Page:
The Department of Health has said Ulster University has yet to meet criteria to "demonstrate need and value for money" for a new medical school.
The facility at Magee, due to open in 2019, would be Northern Ireland's second medical school.
The department said it was providing assistance and is waiting on a revised business case from the university.
A university professor said they cannot recruit trainee doctors because of the Stormont impasse.
About 60 doctors were due to begin training in Londonderry next year.
In March, the university said plans for the medical school remained on track.
The Department of Health said they had provided "detailed and substantial feedback" to the university on its initial draft business case in January.
"The university has undertaken to address the many points raised and to provide the department with a revised version of their outline business case for further consideration," a spokesperson told BBC Radio Foyle.
"This is awaited."
The department also said the proposal needs to demonstrate need and value for money.
"Up to this point, neither of these criteria have been fulfilled regarding any desired increase to medical school provision," the spokesperson added.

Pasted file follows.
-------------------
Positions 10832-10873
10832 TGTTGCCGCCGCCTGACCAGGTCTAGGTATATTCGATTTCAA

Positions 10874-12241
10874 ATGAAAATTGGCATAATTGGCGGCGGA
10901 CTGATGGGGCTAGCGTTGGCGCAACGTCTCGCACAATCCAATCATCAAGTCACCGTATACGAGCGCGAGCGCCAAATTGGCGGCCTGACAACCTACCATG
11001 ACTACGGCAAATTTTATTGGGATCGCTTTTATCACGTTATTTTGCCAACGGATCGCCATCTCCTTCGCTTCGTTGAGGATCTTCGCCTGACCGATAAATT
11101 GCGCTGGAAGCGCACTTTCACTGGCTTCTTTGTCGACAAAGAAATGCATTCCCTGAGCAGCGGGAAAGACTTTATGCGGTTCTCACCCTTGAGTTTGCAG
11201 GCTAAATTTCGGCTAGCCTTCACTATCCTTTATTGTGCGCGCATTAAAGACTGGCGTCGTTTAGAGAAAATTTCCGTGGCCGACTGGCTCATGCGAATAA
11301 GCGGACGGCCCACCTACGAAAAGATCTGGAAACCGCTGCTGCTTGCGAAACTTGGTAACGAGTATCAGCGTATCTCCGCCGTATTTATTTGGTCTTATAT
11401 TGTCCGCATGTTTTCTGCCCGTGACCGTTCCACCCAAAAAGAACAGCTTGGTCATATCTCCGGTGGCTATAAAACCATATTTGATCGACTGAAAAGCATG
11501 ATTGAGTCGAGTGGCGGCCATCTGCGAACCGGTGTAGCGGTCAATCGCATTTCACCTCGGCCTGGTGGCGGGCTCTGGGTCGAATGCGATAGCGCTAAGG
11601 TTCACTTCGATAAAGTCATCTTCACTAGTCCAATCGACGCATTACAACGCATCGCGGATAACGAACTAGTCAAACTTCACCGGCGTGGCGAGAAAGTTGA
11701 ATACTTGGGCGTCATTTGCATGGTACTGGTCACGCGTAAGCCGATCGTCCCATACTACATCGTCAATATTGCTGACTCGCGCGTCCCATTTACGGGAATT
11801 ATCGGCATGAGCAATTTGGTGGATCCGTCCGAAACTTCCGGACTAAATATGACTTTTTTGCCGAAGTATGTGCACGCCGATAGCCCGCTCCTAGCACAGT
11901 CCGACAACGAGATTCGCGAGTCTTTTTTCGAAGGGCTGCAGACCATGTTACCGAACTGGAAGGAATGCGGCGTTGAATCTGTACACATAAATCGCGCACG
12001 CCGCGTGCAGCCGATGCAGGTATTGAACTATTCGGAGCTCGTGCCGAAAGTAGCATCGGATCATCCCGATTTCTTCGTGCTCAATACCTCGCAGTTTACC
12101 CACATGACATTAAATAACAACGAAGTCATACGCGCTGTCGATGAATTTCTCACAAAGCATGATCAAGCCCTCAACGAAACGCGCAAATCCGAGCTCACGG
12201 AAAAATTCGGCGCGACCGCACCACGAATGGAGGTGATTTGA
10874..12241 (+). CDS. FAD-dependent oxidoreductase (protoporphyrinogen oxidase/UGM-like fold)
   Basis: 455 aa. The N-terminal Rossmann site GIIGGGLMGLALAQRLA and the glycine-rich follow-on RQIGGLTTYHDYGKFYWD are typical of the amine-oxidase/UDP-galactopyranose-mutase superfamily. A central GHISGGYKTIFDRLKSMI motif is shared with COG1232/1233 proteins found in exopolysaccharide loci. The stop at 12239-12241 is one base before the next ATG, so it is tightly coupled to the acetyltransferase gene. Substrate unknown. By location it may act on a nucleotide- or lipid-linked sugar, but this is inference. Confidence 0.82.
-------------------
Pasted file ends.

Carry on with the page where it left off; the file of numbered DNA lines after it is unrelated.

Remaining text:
Prof Hugh McKenna, Dean of UU's Medical School Development, said the absence of an executive to sign off on funding was delaying the project.
"We are not currently recruiting students at the moment for 2019, because it is not confirmed that it will be open," he said.
"We are still working with next September in mind. We still have a number of initiatives going forward to ensure the school will be shovel ready if a decision is made on funding."
The only medical school in Northern Ireland at present is at Queen's University in Belfast.
It is planned that student numbers at Magee will rise from an initial 60 trainee doctors to 120 students per year within five years of the school's opening.
A university spokesperson said it was "currently working through the feedback received from the department".
"The current unprecedented medical workforce shortage will continue to impact negatively on the care of local patients, their families and communities and is placing our healthcare sector at breaking point.
"Following two years of extensive research and analysis, we have developed an innovative proposal that will meet the demands of our healthcare system and the particular challenges in the North West."
The university has also announced the appointment of Prof Louise Dubras as professor and foundation dean of the School of Medicine.
A former deputy dean of Medical Education at King's College London, she will oversee the delivery of the medical school in her new role.